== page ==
IS IT even December if you haven’t started decorating something, deep cleaning, moving furniture and writing lists upon lists of things to be done before Santa arrives?

I often wonder why the grubby wall or the “cupboard of doom” doesn’t seem to really bother me that much until the festive season begins.

All of a sudden, I am plotting a major revamp and cleaning spree that ideally would take a solid month for a few people to complete, but here I am again with my hands covered in paint, and my back killing me because the expectation to have everything perfect for Christmas Day is so very real. Speaking to others, I have gathered, it’s a tradition in many families – or maybe not so much an intentional tradition, but one that is based on societal pressure and guilt to provide the ultimate special day.

December is the only month I will look at my crockery with shame and personal judgement. Like, really, is it that bad to have a chipped plate, and for people to have mismatched bowls for Christmas dinner? The ever-old capitalist pressure to spend spend spend, the gifts for him, gifts for her, that spill out of every website can’t be ignored. The shopping list seems to be never-ending.

If we listened to every advert, we would all need to be buying a new dining table – never mind the dinner set to put on it, and don’t forget to decorate that spare bedroom in case you have an overnight visitor. No spare room? Don’t worry, the shops have now filled up with blow-up mattresses and sofa beds. And perhaps a new kitchen and bathroom while we are at it, because goodness forbid, a guest would judge our mouldy bath sealant and wonky toilet seat.

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Perhaps the poignant heart-warming adverts from retailers like John Lewis are what brings a little bit of meaning back – but ultimately, they are a retailer that wants to get the most of your buying power;, it’s their business after all, and Christmas is big business. When our memories are triggered by smells, music, visuals and tastes, it’s no wonder we are taken in by the sensory overwhelm, and we act on it so instinctively. Is this Pavlov’s Dogs: The Christmas Edition?

Myself and my family are admittedly Christmas Pavlov’s dogs – and we go big. It’s the one time every year I see even my most cynical family members (you know who you are) get into the spirit of it all. We are crafters and movie watchers, we tease each other about gifts and plan the dinner ensuring everyone’s favourite food is included.

I get moaned at for including prawn cocktail, but I am a child of the 1970s and it’s mostly there because it reminds me of my mum’s Christmas dinner menu.

The memories of loved ones no longer here, like my mum, are certainly enhanced by everything around us. Christmases past are cast up, the change over the years makes time and the passing of it seem so tangible. The memories of sitting at the table eating a prawn cocktail; listening to Band Aid’s Do They Know It’s Christmas; the smell of tinsel, and admiring my new pink watch – they never seem as vibrant as at this time of year.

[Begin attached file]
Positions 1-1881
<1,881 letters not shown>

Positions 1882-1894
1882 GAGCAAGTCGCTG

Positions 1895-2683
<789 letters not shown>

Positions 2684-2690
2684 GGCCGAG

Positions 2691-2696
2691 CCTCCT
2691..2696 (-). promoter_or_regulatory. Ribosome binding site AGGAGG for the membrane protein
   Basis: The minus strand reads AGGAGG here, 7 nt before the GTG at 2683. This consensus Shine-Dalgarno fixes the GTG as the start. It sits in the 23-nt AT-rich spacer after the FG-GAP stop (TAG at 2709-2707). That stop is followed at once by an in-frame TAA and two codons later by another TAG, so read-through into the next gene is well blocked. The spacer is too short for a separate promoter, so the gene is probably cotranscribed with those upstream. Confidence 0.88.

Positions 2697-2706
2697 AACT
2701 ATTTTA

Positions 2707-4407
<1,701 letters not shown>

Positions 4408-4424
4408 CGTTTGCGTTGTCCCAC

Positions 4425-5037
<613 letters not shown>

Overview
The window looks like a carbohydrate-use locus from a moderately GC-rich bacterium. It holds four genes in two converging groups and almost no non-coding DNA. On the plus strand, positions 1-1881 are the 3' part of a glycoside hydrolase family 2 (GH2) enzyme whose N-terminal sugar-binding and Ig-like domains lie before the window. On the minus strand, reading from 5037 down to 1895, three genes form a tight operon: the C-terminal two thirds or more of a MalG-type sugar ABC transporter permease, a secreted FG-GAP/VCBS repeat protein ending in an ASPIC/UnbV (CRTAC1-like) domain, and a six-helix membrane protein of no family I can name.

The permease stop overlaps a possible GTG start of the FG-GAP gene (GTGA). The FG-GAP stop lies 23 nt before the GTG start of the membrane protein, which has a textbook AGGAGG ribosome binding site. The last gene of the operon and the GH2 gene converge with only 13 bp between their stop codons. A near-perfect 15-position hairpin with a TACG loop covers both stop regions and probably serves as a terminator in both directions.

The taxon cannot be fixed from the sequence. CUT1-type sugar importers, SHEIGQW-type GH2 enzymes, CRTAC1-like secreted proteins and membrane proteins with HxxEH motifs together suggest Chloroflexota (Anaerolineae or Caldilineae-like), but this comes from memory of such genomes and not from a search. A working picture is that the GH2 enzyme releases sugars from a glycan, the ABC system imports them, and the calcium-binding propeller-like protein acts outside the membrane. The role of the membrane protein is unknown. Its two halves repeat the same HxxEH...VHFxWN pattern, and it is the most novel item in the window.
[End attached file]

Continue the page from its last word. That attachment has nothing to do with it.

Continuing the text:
What to be mindful of is that the sensory overload can just be too much for some to bear. If my memory is so vivid, I dare to think how those with challenging, harmful upbringings or abusive marriages must feel. The retrospect will be all-consuming.

It’s such a powerful time of year, for good, for bad and for the ugly sides of society. Mental health charities are often overwhelmed at this time of year. It could be the memories, the debt, or the pressure that was a tipping point that means for a lot of folks it’s not a burden they are able to carry alone.

The Christmas message of peace and goodwill is not only needed now more than ever – it’s essential to help many survive. I have seen first-hand the incredible generosity of those across Scotland supporting each other to try to ease the burden so many face. To see the action in my constituency during the last few weeks of my Christmas toy and food appeal has been heart-warming.

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Businesses and individuals have been so supportive to try to ensure no child wakes up on Christmas morning without a gift from Santa, and that there will be a breakfast waiting for them too.

To see the inherent goodness of people serving one another is a sight that I feel we need to see more of, and I mean that in the literal sense. There is so much of it going on, but do we really get to see it? The majority of those quietly getting on with it usually goes unseen.

Maybe that’s what we need more of: to highlight the good, to help support those who support others. Less of buying into the marketing of the perfect day, when maybe the perfect day is waking up feeling we did our best so another could wake up to a day they can just get through, perhaps even enjoy. When I stop and look at the goodwill of others, I am reminded that the retail circus is a distraction, that gifts are sometimes not things we can see.

Amid the hustle and bustle, the stress and the panic, I hope you all can take time to enjoy the run-up to Christmas, and see that peace and goodwill are given and received.

If you or someone you know needs help, reach out to your political representatives who can signpost you ( Other organisations which can help include Samaritans ( or 116 123) and Scotland’s Domestic Abuse And Forced Marriage Helpline ( or 0800 027 1234).